DC reacted the way it usually does to things like this - or snow events. Everyone went into a controlled panic, which is kind of like the controlled skid an SUV does on black ice - right into the guardrail. An hour later, all the Federal employees were sent home, and that's when the chaos began. Metro was first shut down and then reopened at slower than normal speeds - trains were running at 15 miles an hour. Freeways and downtown streets clogged up suddenly and so firmly that people didn't get home for hours. The next morning, several school districts decided to close; it seems they hadn't determined that the buildings were structurally safe. The Feds went on liberal leave. Three of the parapets on the National Cathedral had cracked and fallen off (it took them 90 years to finish the building, and look what happens!), and even the newly restored (in 2000) Washington Monument had developed cracks in some of the marble blocks.

Sure it sounds bad, but the Loma Prieta earthquake in San Francisco was worse. Occurring in 1989 at the very moment the World Series game between the San Francisco Giants and the Oakland Athletics was in progress, the temblor heralded the birth of my nephew and Barely Brothers bassist, Earthquake Sam, in a Bay Area hospital. It measured 6.9 on the Richter scale, which is a pretty good jolt. Buildings collapsed, water lines and gas lines ruptured, a section of the elevated freeway in Oakland collapsed onto the level below it, huge fires started in various rowhouses and a section of the Bay Bridge collapsed, snarling the commute from Oakland to San Francisco for months thereafter. Portions of the Stanford campus were damaged as well, but my aunt's bungalow stayed upright. There were only 63 deaths reported, which is incredibly fortunate.

I missed it all, being in Texas. But when I was at Stanford, there were no fewer than three earthquakes. These were not terribly big shocks; I don't think there was anything greater than a 5.3 magnitude. But I did get to spend an ominous couple of minutes one afternoon on the 12th floor of a San Mateo office building watching the light poles in the parking lot outside swaying back and forth like a metronome set on 212. And my supervisor's bookshelf collapsed onto what would have been his head had he not been in St. Louis on business.
Texas does not get earthquakes. Or rather it didn't - until the Barnett Shale got drilled. About ten years ago, a very lucrative deposit of natural gas was discovered under the Dallas-Fort Worth International Airport, and every exploration company wanted a piece of it. The problem was getting the gas, given its location. The gas companies had always been capable of directional drilling (which in the '50s was called "slant hole" drilling and was a clever bit of piracy that allowed an enterprising wildcatter to filch his neighbor's oil or gas deposits) to get at the gas without disturbing the airport, but the gas was trapped in rock layers that wouldn't yield very easily - unless high pressure fluids were pumped in to break the rocks and push the gas out. This process - hydraulic fracturing, or "fracking" - is sort of like a power enema and has proved very good at dislodging the gas deposits. But recently, residents of Tarrant County noticed that a whole lot of "fracking" earthquakes were occurring, as the ground settled into the pockets where the gas had been. These were not big shakers - averaging no more than 3.0 on the Richter Scale, but they were noticeable, and they occurred with unnerving frequency. The same thing has also happened in places in Arkansas where gas deposits have been tapped, and appears likely to happen in Pennsylvania when those gas fields get drilled.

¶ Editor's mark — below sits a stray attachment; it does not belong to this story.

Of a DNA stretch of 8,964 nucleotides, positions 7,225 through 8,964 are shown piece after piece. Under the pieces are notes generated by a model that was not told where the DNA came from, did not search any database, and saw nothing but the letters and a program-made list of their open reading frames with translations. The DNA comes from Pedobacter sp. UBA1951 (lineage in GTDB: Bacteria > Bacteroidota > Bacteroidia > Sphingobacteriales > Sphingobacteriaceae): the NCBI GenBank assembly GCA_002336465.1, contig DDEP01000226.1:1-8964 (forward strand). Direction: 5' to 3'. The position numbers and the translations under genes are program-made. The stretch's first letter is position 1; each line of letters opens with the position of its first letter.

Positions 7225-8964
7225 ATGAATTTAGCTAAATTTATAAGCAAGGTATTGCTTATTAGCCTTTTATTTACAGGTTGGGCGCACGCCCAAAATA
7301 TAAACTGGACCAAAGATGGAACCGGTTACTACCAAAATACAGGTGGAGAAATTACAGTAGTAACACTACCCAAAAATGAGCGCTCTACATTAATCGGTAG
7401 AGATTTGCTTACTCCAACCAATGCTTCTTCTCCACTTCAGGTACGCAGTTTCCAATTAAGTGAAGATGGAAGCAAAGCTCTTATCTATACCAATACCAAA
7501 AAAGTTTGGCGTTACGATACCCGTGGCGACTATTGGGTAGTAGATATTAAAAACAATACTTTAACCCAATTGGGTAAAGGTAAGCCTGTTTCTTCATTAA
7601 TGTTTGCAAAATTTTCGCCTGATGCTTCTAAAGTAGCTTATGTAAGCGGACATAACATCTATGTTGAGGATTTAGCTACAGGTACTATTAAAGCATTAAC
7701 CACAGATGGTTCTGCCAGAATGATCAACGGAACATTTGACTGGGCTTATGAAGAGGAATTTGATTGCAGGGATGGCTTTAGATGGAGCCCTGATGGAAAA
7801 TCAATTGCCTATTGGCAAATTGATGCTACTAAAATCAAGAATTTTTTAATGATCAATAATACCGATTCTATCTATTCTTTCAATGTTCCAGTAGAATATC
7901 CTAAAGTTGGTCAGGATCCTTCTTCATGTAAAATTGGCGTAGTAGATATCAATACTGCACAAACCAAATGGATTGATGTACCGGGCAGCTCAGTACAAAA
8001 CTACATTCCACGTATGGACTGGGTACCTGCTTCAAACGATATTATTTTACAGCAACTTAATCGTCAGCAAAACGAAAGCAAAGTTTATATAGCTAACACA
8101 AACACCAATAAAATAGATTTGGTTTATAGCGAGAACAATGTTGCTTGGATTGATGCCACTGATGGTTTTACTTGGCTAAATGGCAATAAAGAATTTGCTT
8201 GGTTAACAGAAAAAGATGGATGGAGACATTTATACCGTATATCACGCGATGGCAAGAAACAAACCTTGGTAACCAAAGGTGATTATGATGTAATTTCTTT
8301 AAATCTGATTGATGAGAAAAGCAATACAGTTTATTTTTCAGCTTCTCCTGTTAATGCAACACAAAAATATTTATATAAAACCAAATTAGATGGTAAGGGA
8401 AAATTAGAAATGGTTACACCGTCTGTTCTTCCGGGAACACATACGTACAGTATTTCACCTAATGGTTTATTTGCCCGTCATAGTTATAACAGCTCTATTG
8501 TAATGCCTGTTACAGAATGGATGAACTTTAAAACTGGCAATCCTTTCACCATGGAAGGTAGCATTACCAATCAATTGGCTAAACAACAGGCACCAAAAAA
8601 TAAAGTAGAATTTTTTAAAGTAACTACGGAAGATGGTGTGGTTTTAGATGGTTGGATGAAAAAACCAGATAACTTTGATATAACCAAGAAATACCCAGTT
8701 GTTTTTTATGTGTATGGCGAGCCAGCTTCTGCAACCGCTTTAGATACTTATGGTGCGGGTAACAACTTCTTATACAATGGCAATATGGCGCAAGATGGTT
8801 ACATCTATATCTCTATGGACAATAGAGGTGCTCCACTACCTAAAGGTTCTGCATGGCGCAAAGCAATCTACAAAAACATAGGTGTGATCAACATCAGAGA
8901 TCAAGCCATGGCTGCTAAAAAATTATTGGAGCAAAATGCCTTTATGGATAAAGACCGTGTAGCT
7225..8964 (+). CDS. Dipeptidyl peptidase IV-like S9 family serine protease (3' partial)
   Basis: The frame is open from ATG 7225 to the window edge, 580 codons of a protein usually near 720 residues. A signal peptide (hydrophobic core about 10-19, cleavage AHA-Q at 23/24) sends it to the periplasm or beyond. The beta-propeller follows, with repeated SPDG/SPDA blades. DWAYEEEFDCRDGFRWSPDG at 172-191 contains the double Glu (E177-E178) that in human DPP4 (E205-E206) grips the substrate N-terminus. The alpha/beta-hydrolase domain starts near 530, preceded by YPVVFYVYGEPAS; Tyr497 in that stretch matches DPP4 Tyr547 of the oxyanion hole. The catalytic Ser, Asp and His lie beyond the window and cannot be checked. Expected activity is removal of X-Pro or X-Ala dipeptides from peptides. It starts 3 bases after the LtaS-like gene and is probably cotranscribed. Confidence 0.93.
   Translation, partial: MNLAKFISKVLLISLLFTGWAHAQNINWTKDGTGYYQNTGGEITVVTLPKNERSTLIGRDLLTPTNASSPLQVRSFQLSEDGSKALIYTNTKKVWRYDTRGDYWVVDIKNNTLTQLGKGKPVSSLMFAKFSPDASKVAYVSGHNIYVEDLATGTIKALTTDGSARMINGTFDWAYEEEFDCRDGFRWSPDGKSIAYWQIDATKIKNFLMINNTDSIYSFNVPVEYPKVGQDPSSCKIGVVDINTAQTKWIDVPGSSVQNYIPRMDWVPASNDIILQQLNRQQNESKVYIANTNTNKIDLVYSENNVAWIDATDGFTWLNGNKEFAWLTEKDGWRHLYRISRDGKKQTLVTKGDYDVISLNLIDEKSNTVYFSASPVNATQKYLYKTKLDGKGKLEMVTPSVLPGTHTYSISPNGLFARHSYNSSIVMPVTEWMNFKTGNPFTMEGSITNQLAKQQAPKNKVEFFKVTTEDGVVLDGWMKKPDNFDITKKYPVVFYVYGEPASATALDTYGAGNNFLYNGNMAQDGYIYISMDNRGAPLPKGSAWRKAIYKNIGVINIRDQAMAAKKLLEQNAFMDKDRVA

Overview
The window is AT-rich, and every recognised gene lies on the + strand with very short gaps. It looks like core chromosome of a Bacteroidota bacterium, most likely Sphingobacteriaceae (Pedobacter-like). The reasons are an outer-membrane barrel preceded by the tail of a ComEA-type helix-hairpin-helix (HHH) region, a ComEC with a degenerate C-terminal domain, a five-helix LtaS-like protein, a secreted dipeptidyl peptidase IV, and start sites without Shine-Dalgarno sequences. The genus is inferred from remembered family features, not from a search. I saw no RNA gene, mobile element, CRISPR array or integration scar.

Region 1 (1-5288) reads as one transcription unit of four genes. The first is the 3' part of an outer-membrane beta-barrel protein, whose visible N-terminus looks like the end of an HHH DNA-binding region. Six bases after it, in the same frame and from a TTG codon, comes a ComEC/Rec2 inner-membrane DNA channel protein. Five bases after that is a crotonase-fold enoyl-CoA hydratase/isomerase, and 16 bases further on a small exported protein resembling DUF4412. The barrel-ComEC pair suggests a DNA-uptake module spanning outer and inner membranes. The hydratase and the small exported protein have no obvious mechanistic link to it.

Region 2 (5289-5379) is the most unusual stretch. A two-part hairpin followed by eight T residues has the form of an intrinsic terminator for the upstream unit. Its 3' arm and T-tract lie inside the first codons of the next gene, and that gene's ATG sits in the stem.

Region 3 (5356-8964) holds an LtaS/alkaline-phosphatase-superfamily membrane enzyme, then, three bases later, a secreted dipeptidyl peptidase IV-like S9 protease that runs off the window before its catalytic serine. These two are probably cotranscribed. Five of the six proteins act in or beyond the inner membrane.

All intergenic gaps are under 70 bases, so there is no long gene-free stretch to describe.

That's Fort Worth. Houston is very seismically inactive - probably because it sits on a thick layer of sedimentary clay, or gumbo. It doesn't shift so much as it oozes, and it has a tendency to shrink and swell with the amount of groundwater that accumulates during the rainy season. When it oozes (which it does constantly), it plays havoc with foundations and pavements - so much so that homes have been known to slowly grow wall cracks and cracked foundations (and for some reason known only to the shoddy workmanship of the local homebuilders, those show up rather quickly on homes built within the past ten to twenty years).

Meanwhile, back on the East Coast, earthquakes, while infrequent, have been known to occur and to be intense enough that there are seismic requirements in the building codes for communities in the Washington region. This seems prudent, given the worst earthquake to occur east of the Mississippi hit Charleston, South Carolina, in 1886 and registered 7.3 on the Richter scale. The Mississippi River itself was the scene of the strongest earthquakes in the Lower 48, which hit New Madrid, Missouri. There were at least four them over a one-year period beginning in 1811, with the strongest being perhaps an 8.0, or greater than the San Francisco earthquake of 1906. And the grand-daddy of them all was the Good Friday Earthquake that hit Alaska in 1964 and measured 9.2. While we were not hit as hard as either San Francisco or Charleston or Alaska or Missouri this time, the odds are that we were be due for one. And when the next big one hits, people will again react like there's 10 inches of snow on the ground.